OPINION

Editorial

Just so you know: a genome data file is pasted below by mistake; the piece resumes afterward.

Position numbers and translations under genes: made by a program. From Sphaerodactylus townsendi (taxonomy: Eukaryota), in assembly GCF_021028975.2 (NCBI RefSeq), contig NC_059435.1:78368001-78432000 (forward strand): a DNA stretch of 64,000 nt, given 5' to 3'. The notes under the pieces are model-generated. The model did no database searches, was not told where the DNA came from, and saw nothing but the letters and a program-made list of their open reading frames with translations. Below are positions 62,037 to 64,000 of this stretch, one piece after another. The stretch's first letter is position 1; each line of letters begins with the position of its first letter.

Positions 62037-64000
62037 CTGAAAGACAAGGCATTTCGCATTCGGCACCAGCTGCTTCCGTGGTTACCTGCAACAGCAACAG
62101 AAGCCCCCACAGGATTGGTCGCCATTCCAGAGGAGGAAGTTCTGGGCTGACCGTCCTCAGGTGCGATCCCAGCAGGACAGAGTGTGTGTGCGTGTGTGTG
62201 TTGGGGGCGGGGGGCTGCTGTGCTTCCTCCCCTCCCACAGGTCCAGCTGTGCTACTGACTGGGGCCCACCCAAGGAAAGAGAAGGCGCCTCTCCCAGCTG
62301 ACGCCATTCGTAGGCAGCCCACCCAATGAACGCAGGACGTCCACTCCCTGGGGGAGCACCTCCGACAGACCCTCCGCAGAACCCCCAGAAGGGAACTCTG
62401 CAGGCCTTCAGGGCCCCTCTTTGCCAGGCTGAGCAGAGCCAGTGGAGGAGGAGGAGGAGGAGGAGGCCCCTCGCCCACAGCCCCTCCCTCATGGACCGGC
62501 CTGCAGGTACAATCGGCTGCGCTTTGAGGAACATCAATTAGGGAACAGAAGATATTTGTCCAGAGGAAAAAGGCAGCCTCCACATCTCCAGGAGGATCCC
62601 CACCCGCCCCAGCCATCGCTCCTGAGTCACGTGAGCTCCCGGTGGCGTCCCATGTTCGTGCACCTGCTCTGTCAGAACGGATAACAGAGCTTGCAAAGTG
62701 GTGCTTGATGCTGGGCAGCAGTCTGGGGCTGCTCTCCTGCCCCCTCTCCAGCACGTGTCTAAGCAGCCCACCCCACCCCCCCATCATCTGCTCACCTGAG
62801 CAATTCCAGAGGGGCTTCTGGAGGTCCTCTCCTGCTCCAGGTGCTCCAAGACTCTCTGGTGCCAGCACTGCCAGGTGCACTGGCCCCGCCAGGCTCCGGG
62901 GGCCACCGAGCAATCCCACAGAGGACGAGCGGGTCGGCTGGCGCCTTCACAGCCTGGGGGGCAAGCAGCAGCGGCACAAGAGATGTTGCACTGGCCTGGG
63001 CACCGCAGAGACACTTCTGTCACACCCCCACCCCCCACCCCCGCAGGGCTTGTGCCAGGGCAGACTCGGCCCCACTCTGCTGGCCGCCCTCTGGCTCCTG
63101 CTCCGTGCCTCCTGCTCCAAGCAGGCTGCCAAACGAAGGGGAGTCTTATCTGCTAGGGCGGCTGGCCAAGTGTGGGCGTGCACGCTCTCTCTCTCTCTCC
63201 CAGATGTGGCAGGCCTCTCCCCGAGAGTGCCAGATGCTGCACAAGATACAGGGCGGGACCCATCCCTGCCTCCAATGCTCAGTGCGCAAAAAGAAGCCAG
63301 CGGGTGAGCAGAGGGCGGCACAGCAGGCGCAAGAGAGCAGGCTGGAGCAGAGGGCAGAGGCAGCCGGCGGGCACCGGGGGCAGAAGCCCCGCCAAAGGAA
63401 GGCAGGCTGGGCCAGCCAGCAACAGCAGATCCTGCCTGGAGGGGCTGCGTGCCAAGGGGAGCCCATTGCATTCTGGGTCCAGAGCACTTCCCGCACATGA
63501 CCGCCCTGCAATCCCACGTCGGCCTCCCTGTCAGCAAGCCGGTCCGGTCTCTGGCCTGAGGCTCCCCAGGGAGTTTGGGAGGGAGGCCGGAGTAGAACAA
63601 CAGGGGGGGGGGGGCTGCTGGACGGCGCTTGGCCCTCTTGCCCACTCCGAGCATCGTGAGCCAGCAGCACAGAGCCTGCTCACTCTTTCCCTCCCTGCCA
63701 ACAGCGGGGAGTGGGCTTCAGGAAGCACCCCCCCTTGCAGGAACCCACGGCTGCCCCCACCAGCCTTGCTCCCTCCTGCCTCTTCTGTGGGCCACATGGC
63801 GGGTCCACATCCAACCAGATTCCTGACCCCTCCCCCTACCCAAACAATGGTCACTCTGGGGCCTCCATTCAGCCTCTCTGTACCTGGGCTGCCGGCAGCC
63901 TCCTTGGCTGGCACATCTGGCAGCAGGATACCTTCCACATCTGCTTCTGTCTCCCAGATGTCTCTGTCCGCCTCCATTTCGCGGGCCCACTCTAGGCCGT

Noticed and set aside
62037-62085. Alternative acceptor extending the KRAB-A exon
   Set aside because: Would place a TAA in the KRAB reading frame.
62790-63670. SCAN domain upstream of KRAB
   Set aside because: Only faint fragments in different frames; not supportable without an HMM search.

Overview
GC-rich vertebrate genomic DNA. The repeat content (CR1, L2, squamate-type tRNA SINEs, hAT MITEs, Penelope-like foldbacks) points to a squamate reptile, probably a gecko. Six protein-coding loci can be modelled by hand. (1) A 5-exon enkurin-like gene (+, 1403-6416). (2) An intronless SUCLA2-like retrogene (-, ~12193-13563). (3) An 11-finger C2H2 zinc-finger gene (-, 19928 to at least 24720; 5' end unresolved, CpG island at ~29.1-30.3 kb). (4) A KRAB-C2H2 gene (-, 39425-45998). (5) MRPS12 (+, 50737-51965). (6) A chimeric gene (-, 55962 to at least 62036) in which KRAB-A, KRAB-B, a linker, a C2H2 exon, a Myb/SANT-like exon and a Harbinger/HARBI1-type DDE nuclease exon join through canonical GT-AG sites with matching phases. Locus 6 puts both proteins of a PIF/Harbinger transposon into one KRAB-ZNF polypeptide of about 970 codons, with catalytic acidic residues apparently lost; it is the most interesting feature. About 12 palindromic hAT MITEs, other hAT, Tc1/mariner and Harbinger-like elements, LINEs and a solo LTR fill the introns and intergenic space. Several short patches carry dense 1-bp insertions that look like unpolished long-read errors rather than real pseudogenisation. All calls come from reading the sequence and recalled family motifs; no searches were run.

Outgoing Public Works Minister Costas Laliotis yesterday provided an early sampling of the policy he intends to follow as PASOK party secretary, attacking the former prime minister from New Democracy, Constantine Mitsotakis, in an attempt to stir up parochial issues. By attempting to connect different time periods and by trying to identify political groups with individuals and specific cases for which both major parties have been accountable, Laliotis is clearly trying to polarize the political climate. These were charges that either withered away long ago or lapsed 10 years ago – with the joint responsibility of PASOK’s and New Democracy’s leadership at the time – both of which had been blamed by Kathimerini for canceling out each others’ scandals. Furthermore, the attempt to sharpen traditional dividing lines at a time when the political and ideological differences between PASOK and New Democracy have almost vanished is practically doomed from the start. It is far from certain, however, that this failure will not generate collateral damage in the country’s’ political sphere. Prime Minister Costas Simitis’s easy victory over his party rivals did not undo the fact that PASOK is trailing ND in opinion polls. The tactic of right-bashing that the ruling party has followed since the spring, urged by Laliotis, may seem in the eyes of some PASOK officials as the policy of last resort for holding on to power. Laliotis’s stance yesterday showed that he will not abandon this policy. This was expected as, in this case, the candidate for PASOK’s secretary was trying to defend himself and his achievements at the Public Works Ministry that the opposition was about to attack. It is admittedly sad that Laliotis failed to match the level of New Democracy’s political responsibility, which has under its present leadership closely identified itself with the government in order to help deal with the consequences of the ongoing global crisis. And, of course, it is unthinkable to compare Laliotis with opposition leader Costas Karamanlis, who recently publicly praised aspects of late prime minister and PASOK founder Andreas Papandreou. The saddest thing is that Laliotis’s stance partially taints Greece’s political sphere during a difficult time for the world, which requires a high sense of political responsibility to tackle the colossal challenges that confront us.